We are also reminded that state socialism once got considerable support from right-wing nationalists. Indeed, an unexpected “gift” this regime-change-from-within offers is a fresh insight into what made authoritarian “communism” work in eastern Europe in the past. The differences are of course huge: today there are no mass arrests, no foreign power forcing change, no obligatory ideology. But the similarities are what is so surprising, particularly given the uncompromising anti-communist pedigree of both parties: the emphatic dismissal of “liberal” (then, “bourgeois”) democracy in favor of a “real” one committed to “the nation,” the use of state power to create a new elite loyal only to the party in power, the veritable creation of a new “nomenklatura” by dismissing from non-political jobs experts deemed disloyal, replacing history written by historians with history written by party stalwarts and spread through media and schools, and the cult of infallibility with which the two pro-regime public spheres increasingly accord the respective leaders. Scholars today well understand that communism did not succeed in eastern Europe only through force and terror, but imbued itself into the social fabric through Gramscian measures like these.
Today’s right not only understands this too, but sees it as central. It knows that outright violence could ruin the entire project. Kto-kovo logic dominated after World War II, but the binding principle today is not democracy per se but non-violence and at least the illusion of choice. Or rather, this is what the confused center, to whom the right appeals, needs to reassure itself that democracy is safe. This is why opponents of Trump keep hoping he’ll resume his vile pugnacity. It’s also why Jarosław Kaczyński now refuses any official post, and has appointed anodyne personae as president and prime minister: he recognizes that his personality is too sour and dour for contemporary times. Today fascism must be ushered in with a smile.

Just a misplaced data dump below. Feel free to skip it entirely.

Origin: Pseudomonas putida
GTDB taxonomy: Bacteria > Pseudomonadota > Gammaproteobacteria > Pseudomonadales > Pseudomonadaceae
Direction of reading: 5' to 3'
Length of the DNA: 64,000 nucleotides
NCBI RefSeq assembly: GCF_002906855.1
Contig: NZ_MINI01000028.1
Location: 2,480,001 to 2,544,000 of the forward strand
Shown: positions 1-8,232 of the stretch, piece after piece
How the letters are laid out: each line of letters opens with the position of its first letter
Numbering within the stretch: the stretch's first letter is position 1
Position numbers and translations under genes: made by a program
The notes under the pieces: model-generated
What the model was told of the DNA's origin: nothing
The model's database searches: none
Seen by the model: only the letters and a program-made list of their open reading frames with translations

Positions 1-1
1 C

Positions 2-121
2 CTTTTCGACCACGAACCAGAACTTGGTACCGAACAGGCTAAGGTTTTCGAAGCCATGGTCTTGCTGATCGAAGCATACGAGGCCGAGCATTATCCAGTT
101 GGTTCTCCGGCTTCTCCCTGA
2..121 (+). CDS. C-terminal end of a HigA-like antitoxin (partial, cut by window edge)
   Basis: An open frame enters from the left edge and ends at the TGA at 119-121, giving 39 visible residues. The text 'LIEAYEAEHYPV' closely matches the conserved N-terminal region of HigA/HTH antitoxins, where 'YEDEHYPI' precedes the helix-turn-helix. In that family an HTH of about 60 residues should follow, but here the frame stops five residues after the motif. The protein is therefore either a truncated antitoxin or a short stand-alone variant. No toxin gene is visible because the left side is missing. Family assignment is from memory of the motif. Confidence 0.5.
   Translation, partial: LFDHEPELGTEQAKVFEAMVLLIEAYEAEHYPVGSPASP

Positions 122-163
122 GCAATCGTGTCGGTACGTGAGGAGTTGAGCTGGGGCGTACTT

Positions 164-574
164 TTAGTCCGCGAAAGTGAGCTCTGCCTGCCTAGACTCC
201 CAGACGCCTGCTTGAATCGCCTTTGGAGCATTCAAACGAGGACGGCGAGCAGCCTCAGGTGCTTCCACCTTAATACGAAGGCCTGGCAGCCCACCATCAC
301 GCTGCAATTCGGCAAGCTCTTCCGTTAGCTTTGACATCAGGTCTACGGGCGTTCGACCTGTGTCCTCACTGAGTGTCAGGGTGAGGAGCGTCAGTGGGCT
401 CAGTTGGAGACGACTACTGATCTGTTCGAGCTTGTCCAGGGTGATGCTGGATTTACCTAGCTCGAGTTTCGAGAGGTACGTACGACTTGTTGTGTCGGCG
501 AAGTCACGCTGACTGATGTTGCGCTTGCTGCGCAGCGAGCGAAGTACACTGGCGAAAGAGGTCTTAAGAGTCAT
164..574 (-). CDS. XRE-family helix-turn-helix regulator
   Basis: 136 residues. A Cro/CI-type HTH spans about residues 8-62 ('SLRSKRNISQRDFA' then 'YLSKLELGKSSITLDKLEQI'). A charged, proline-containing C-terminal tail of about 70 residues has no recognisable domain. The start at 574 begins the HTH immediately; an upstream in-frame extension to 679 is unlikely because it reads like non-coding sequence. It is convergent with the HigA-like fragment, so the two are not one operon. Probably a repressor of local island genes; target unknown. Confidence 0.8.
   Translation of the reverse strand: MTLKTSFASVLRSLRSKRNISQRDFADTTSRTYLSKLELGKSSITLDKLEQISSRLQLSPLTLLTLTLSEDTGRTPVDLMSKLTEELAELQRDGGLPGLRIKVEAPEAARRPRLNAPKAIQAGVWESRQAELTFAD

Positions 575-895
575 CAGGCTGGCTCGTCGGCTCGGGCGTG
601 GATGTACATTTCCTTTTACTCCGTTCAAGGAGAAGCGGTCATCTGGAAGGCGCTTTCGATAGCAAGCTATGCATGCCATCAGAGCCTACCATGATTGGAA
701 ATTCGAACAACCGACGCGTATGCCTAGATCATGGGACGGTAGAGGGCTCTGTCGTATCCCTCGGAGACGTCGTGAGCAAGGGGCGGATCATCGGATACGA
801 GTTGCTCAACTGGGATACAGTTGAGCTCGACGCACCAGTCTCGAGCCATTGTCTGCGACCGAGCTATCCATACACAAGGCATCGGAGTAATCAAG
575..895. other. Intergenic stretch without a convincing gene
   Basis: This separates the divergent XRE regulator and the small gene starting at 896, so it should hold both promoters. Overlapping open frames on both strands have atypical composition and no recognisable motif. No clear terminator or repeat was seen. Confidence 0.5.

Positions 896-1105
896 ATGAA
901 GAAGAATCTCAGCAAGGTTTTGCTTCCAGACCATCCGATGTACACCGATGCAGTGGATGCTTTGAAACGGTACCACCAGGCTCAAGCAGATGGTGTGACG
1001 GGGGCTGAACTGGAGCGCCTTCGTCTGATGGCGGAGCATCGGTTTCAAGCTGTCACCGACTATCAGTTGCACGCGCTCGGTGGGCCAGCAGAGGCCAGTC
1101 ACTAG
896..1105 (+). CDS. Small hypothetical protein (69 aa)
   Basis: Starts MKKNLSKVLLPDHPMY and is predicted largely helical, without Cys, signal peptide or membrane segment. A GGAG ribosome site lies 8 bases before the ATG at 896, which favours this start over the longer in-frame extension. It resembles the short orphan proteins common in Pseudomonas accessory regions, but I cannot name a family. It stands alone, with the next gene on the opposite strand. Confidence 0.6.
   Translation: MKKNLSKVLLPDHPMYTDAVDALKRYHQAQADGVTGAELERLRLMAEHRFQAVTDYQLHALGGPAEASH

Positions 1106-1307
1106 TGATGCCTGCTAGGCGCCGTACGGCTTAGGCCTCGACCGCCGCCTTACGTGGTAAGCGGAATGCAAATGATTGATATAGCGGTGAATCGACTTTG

Explaining the Right’s Rise
So how to understand what’s happening? The transition paradigm so prominent after 1989 saw eastern Europe moving seamlessly into a condition of “democracy,” apparently “consolidated” soon afterwards. Valerie Bunce and John Mueller noted early on that that establishing formal democracy, once the secret police were called off and a new political will appeared, was not as hard as some had imagined. Jeffrey S. Kopstein and David A. Reilly argued that “geographic diffusion” made democracy almost inevitable in the countries bordering western Europe, and the many studies focused on the norm-enforcing pressures of the European Union agreed.
So where does this new movement come from? The economy is probably the key place to look. Studying the contradictions between capitalism and democracy has never been a central aspect of the “transitology” literature examining post-communist developments. Scholars looked at different transformative paths, recommended rapid or slow privatization, noted “social costs” involved. But the basic insight that too much economic liberalism threatens political liberalism — a particular problem in eastern Europe given that it undertook its transformation in the heyday of neoliberalism, just when Keynesian models were being abandoned — has never been widely accepted or understood.